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Thursday, June 19, 2014
"Several years after falling in love with the poem, I met William Burroughs. The conversation didn't catch fire until, somehow, I asked if he'd ever heard of The Wild Party. Burroughs had first read the book in 1938, when he was a graduate student at Harvard. He hadn't seen it in over thirty years. "The Wild Party?" he mused."...It's the book that made me want to be a writer." His eyes unfocused and he began to recite, in a twanging drawl:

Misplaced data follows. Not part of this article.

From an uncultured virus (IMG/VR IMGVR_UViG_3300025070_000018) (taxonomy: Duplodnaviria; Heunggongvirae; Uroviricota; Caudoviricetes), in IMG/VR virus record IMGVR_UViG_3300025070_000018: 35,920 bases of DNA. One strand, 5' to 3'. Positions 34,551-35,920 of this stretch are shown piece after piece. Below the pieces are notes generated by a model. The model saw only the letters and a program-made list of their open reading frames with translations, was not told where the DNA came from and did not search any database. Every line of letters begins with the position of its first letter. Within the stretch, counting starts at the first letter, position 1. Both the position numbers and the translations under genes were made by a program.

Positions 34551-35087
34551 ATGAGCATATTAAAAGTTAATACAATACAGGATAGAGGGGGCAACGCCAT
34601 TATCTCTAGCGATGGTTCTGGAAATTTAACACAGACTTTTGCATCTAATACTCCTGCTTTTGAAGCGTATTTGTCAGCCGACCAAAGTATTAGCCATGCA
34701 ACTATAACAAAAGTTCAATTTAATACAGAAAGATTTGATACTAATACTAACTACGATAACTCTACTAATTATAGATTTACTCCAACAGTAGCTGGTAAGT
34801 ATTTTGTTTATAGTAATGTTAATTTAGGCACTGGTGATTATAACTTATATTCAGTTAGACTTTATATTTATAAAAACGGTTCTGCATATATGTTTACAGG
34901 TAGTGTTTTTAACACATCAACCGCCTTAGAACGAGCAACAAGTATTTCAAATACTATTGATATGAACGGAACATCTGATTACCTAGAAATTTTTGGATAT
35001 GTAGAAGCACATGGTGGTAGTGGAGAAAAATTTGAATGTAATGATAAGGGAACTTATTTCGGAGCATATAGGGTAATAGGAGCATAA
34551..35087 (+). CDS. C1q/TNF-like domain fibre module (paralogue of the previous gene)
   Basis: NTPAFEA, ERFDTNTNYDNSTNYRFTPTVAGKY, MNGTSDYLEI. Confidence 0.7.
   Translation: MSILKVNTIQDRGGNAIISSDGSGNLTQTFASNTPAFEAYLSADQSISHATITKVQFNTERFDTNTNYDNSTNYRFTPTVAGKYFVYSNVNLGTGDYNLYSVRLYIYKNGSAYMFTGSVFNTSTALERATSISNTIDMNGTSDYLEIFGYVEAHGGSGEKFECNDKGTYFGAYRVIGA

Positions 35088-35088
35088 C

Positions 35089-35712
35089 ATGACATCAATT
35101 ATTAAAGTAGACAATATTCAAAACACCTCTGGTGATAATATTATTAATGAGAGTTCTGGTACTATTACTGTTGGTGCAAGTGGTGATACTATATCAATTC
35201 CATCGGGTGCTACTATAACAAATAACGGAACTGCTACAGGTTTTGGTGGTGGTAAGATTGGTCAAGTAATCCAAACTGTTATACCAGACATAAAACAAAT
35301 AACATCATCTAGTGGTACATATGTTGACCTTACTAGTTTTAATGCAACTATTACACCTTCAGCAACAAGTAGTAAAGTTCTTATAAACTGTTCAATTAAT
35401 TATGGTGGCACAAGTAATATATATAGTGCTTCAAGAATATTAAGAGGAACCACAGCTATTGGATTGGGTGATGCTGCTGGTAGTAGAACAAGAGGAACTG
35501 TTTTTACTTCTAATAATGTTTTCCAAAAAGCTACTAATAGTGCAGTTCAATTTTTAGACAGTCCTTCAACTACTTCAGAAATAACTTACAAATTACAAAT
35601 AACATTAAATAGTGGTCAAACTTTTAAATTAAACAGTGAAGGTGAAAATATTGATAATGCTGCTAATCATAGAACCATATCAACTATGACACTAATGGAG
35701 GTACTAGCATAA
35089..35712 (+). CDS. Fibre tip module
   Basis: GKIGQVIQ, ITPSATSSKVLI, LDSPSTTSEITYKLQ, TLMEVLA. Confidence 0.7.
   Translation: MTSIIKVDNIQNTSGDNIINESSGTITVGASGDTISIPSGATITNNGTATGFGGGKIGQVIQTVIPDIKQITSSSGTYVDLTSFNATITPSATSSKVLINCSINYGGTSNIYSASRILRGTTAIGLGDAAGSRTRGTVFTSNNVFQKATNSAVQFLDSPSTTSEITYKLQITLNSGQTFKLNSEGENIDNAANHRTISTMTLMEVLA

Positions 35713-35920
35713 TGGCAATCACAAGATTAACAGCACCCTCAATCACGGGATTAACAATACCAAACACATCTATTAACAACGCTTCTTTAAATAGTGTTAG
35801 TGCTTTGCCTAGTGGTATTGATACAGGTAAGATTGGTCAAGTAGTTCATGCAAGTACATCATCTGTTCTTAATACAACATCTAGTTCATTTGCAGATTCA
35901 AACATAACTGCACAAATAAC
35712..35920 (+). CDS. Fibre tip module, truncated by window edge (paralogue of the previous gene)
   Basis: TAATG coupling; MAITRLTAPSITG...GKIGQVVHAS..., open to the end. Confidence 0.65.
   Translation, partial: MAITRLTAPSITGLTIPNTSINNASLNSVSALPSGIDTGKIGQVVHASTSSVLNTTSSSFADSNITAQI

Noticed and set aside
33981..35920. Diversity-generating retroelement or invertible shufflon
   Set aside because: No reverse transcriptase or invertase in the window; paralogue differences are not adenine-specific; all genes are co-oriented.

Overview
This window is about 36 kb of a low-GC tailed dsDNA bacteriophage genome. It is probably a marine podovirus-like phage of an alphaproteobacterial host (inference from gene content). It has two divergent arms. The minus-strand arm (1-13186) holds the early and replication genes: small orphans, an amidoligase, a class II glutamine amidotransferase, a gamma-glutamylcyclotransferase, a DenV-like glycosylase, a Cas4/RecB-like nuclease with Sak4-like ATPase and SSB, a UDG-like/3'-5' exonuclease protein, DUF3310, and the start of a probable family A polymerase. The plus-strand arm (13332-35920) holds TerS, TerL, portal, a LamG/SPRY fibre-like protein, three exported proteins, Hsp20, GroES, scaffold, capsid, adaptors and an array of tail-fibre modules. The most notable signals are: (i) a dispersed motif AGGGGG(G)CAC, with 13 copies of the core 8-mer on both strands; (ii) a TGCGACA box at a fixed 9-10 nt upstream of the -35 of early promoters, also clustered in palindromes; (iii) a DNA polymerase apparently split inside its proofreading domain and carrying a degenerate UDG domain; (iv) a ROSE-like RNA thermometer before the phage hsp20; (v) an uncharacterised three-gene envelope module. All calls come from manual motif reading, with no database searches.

"Queenie was a blond, and her age stood still,
And she danced twice a day in vaudeville."
He went on for awhile, as if he could conjure up the whole poem from memory, all the way to the abrupt last lines:
"The door swung open and the cops rushed in."
Art Spiegelman from the introduction to his illustrated edition of Joseph Moncure March's The Wild Party